On Apr. 1, Taiwan's President Tsai Ing-wen announced that the government will step up foreign aid to other countries by donating masks to those who have been badly hit by Covid-19.
Reuters reported on April 1 that it will donate seven million masks to Europe, including Britain, Spain, Italy.
Two million will be donated to the U.S., while another one million will be donated to countries with which Taiwan has diplomatic relations.
Tsai said in a statement:
"Over the past months, we have seen countless acts of bravery and sacrifice from medical workers around the world. It is our duty as global citizens to give them our full support.
We need to step up cooperation, and that means sharing experiences and materials, and working together to develop treatments and vaccines.
We will donate surplus masks and other supplies to our allies and countries hit hardest by COVID-19. These supplies will go to medical workers on the front lines who are working around the clock to save lives."
Back in Feb. 2020, Taiwan tightened exports of masks.
But since then, it has ramped up production, setting up 60 production lines in less than a month.
Package to be rolled out in two phases
Taiwan will also provide a new Covid-19 relief package that will reach NTS$1.05 trillion (S$49.6 billion), Reuters reported.
Focus Taiwan highlighted that the package will provide emergency aid to both businesses and individuals affected by the pandemic, and will be rolled out in two phases.
The first phase will see, among other things, nearly NT$350 billion (S$16.5 billion) provided in loans to businesses, and a special budget of NT$60 billion (S$2.84 billion) to help industries affected by the pandemic.
In addition, a special budget of NT$150 billion (S$7.1 billion) is also expected to be implemented in the second phase although it is unclear as to what this amount will be allocated to.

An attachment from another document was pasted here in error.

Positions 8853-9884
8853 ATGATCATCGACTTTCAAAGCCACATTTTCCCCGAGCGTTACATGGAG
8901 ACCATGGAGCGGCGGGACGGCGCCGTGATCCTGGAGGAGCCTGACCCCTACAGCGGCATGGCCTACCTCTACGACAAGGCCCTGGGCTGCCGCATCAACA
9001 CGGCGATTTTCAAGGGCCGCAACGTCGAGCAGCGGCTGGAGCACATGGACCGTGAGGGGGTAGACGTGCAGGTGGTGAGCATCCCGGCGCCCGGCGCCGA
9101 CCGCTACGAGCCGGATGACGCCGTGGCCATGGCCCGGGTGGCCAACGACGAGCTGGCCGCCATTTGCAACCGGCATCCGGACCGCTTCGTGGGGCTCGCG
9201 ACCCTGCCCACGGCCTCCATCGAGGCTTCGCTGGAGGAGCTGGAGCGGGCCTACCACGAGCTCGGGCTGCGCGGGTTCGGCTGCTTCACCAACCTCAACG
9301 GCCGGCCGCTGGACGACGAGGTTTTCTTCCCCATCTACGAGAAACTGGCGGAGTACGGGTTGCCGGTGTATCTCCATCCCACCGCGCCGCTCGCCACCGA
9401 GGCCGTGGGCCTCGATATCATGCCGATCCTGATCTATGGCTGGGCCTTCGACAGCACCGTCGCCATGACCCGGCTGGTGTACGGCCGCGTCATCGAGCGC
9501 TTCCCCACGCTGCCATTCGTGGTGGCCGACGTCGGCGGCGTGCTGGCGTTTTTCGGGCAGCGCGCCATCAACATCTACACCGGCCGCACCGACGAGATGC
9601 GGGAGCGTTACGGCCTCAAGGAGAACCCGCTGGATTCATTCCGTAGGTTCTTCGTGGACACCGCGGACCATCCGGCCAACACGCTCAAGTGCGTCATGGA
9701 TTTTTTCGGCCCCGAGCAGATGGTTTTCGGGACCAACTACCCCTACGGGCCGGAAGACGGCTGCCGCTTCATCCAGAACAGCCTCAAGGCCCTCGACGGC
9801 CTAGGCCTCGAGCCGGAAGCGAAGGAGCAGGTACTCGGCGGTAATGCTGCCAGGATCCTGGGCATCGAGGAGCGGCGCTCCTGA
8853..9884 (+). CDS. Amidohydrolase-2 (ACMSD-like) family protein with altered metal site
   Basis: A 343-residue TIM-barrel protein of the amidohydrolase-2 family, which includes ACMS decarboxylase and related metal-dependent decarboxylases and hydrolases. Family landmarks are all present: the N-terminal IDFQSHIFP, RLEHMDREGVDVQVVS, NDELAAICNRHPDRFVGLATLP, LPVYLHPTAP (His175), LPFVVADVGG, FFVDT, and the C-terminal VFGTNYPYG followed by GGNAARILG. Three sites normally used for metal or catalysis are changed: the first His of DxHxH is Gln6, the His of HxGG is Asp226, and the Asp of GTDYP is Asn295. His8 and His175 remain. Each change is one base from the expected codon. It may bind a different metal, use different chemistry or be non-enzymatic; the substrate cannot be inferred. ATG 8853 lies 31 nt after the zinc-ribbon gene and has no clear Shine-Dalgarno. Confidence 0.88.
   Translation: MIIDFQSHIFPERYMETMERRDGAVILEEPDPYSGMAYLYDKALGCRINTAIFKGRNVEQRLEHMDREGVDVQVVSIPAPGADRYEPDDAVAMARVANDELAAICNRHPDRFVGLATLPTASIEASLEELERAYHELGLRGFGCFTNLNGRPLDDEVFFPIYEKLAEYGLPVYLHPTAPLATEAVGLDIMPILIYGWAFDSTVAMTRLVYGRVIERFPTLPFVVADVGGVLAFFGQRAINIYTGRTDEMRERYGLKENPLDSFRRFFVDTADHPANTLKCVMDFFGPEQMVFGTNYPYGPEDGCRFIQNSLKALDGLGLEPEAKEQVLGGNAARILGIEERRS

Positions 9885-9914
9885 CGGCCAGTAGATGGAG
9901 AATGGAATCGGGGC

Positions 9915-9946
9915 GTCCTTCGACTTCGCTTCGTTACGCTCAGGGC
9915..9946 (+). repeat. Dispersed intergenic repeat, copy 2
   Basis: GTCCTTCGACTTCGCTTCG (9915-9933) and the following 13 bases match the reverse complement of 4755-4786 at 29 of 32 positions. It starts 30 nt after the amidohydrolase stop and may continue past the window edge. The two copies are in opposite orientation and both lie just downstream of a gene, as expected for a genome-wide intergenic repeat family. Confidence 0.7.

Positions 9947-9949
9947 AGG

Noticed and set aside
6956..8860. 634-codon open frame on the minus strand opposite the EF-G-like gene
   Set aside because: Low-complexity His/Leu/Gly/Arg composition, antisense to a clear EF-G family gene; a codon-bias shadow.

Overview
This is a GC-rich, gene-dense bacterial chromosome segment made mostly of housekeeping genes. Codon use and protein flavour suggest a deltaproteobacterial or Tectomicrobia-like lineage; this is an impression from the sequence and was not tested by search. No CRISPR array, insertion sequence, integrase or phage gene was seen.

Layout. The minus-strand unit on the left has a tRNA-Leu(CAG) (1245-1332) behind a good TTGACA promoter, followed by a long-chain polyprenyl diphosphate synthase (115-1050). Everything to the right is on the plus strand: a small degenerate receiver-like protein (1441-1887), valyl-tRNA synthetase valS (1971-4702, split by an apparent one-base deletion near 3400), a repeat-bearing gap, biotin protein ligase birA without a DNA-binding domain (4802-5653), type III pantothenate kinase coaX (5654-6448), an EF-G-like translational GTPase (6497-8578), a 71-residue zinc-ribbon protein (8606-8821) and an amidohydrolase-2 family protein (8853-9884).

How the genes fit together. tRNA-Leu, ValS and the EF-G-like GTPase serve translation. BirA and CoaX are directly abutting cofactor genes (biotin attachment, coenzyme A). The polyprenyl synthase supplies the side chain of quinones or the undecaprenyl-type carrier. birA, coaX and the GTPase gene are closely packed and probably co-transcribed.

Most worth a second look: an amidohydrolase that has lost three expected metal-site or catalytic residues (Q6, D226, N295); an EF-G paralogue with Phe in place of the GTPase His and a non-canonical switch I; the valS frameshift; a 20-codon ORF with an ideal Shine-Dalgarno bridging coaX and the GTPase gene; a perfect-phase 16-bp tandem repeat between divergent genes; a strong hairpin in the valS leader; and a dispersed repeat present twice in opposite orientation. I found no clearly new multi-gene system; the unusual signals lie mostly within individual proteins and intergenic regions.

The new package comes on top of an earlier package of S$2.77 billion that was passed in Feb. 27, The Straits Times reported.
In response to a question about the source of the funds, Taiwan's finance minister, Su Jain-rong, stated that the fiscal position of the government over the past few years has been relatively stable, and that they will be able to respond to the outbreak.
How many cases of Covid-19 does Taiwan have?
Thus far, Taiwan has reported 329 cases of Covid-19 and five deaths, according to Reuters.
Taiwan Today reported that on the same day Tsai announced the new relief package, the territory's Central Epidemic Command Center (CECC) rolled out a new guideline for social distancing, which suggested that people keep 1.5 metres apart indoors and one metre apart outdoors.
The CECC head, Chen Shih-chung, added that if this guideline cannot be met, either masks or partitions should be used to minimise the spread of the disease.
Should travellers from any of these countries still obtain the permission to enter the self-ruled island, they will have to be quarantined for 14 days.
Top image from Tsai Ing-wen Facebook